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Still, life is not all summer and nature and the season are simply reminding us there is a balance in all things. It would be easy to feel a shiver of melancholy blowing with the chilly wind but this change brings good things into our lives, too. There is a shift in our daily tasks, the most obvious one being keeping the log bucket filled. Our woodstove (aka The Beast) is back in business and it has a pretty hearty appetite; this is what all those days spent hauling, chopping and stacking logs have been in aid of. We have to switch our cooking activities to the other end of the room as here are hob and oven ready primed for action; the kettle sings away merrily, giving us a plentiful supply of hot water for drinks and washing up. It’s a strange thing, but our fuel bills drop drastically in the cooler months! What lovelier way to pass a miserably wet afternoon than making peach marmalade with our very last bag of frozen fruit, the sweet, citrussy smell of summer remembered wafting through the house on a wave of toasty warmth?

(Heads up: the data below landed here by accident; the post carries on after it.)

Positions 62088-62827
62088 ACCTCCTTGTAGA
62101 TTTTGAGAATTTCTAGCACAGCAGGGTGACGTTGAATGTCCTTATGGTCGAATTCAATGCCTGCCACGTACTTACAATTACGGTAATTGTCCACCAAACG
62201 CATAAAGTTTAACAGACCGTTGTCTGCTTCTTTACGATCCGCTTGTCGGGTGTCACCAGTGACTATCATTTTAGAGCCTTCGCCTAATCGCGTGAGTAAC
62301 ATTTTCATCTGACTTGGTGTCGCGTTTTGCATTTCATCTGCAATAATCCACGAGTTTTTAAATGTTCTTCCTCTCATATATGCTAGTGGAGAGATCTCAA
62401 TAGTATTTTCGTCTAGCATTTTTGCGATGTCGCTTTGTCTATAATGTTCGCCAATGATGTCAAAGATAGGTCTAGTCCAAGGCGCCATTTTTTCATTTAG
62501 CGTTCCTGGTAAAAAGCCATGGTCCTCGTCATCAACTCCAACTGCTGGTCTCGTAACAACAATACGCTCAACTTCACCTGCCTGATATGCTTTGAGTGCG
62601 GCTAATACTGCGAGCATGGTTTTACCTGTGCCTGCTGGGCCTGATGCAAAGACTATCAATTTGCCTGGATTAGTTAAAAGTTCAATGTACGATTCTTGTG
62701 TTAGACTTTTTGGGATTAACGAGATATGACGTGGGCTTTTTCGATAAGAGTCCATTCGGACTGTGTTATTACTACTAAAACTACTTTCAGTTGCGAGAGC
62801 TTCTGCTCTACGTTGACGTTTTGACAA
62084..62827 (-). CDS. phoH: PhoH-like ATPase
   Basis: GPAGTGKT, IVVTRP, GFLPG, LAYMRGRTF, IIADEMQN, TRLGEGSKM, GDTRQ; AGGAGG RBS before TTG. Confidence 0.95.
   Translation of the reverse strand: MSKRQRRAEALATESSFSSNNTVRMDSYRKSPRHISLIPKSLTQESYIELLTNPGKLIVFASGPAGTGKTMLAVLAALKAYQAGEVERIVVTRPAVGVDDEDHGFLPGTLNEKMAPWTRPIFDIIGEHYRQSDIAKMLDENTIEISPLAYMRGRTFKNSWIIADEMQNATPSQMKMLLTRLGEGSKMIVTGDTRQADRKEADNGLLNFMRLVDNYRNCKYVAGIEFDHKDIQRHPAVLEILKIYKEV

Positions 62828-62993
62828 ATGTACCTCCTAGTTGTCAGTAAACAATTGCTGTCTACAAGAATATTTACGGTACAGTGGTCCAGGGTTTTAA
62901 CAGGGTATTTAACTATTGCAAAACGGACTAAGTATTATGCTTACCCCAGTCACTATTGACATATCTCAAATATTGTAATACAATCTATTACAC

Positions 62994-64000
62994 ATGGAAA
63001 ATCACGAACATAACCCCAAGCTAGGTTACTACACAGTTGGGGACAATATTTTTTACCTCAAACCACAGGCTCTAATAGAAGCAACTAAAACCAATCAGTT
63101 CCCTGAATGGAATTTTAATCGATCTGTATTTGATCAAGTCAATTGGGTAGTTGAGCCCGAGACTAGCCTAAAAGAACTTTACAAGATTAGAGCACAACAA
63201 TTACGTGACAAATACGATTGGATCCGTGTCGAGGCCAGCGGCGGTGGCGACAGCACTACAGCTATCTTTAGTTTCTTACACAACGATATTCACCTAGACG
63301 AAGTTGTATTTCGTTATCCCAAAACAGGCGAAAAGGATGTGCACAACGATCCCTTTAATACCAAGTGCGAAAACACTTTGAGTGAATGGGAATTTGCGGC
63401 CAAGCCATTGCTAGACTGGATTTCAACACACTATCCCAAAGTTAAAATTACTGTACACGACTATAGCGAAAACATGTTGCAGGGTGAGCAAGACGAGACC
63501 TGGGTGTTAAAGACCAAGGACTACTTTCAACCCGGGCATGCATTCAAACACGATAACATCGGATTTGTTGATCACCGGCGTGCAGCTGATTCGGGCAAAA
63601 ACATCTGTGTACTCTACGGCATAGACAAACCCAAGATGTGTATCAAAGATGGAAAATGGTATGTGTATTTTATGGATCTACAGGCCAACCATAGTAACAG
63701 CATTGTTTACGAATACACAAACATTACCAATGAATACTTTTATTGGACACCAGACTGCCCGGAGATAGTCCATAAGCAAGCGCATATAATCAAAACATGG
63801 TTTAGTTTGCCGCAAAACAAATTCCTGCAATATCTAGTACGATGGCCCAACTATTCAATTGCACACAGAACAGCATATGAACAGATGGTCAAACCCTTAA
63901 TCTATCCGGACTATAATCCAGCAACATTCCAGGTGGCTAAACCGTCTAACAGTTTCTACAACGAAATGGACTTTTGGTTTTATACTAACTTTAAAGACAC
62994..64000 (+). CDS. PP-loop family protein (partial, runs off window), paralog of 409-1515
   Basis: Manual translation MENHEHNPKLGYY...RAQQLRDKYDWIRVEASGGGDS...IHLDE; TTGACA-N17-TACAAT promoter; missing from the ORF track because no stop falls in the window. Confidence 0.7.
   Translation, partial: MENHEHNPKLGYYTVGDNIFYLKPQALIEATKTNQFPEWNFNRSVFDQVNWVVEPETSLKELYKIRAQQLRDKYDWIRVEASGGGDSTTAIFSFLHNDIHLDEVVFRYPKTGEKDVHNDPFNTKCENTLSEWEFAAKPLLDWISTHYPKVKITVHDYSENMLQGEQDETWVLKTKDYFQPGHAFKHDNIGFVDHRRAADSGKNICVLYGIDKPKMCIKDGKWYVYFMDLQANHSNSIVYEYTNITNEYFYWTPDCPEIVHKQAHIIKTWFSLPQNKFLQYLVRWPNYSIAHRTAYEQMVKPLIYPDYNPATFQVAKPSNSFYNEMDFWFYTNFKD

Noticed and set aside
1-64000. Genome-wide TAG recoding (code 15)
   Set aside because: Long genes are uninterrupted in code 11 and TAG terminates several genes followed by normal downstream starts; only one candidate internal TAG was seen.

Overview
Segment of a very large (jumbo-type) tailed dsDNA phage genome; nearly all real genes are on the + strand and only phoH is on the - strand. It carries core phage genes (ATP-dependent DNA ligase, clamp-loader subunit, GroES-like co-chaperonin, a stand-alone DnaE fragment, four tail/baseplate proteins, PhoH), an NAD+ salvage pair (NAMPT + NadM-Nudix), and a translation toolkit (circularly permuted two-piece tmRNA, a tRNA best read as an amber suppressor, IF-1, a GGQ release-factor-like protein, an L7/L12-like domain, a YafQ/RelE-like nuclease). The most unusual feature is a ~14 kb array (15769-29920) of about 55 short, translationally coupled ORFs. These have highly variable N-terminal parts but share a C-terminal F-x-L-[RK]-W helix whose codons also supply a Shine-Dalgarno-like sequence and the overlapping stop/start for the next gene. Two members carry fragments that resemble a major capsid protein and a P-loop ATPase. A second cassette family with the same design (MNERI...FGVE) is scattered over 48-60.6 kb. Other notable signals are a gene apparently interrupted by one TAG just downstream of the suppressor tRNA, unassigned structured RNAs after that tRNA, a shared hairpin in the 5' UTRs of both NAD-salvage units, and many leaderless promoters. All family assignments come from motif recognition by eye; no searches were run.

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Actually, this first dose of cabin fever sent Roger into a wonderful kitchen overdrive. Just to add to the tantalising smell of peaches and lemons, two gorgeously crusty sourdough loaves emerged from the oven. We were given a sourdough starter in July by Sam and Adrienne; it is fondly know as The Yeasty Beastie and lives happily in the fridge until feeding time ahead of a baking session. We honestly couldn’t imagine making bread any other way now. On a serious cooking roll, Chef then set himself the challenge of doing something with figs. What to do with a glut of fresh figs has become a bit of an annual conundrum for us; I love them straight from the tree or with yogurt and walnuts for breakfast or chopped into a salad of bitter leaves. Fig recipes don’t tend to be very inspiring and often exude a sense of desperation. What do you do with them? (I appreciate we could dry them but I have to confess that dried figs are one of those foods I really don’t like, there’s something about the seeds that literally puts my teeth on edge.) Well, how about a dark chocolate torte with figs poached in Calvados? Mmm, now you’re talking! Gosh, we hardly ever have puddings but this one was to die for.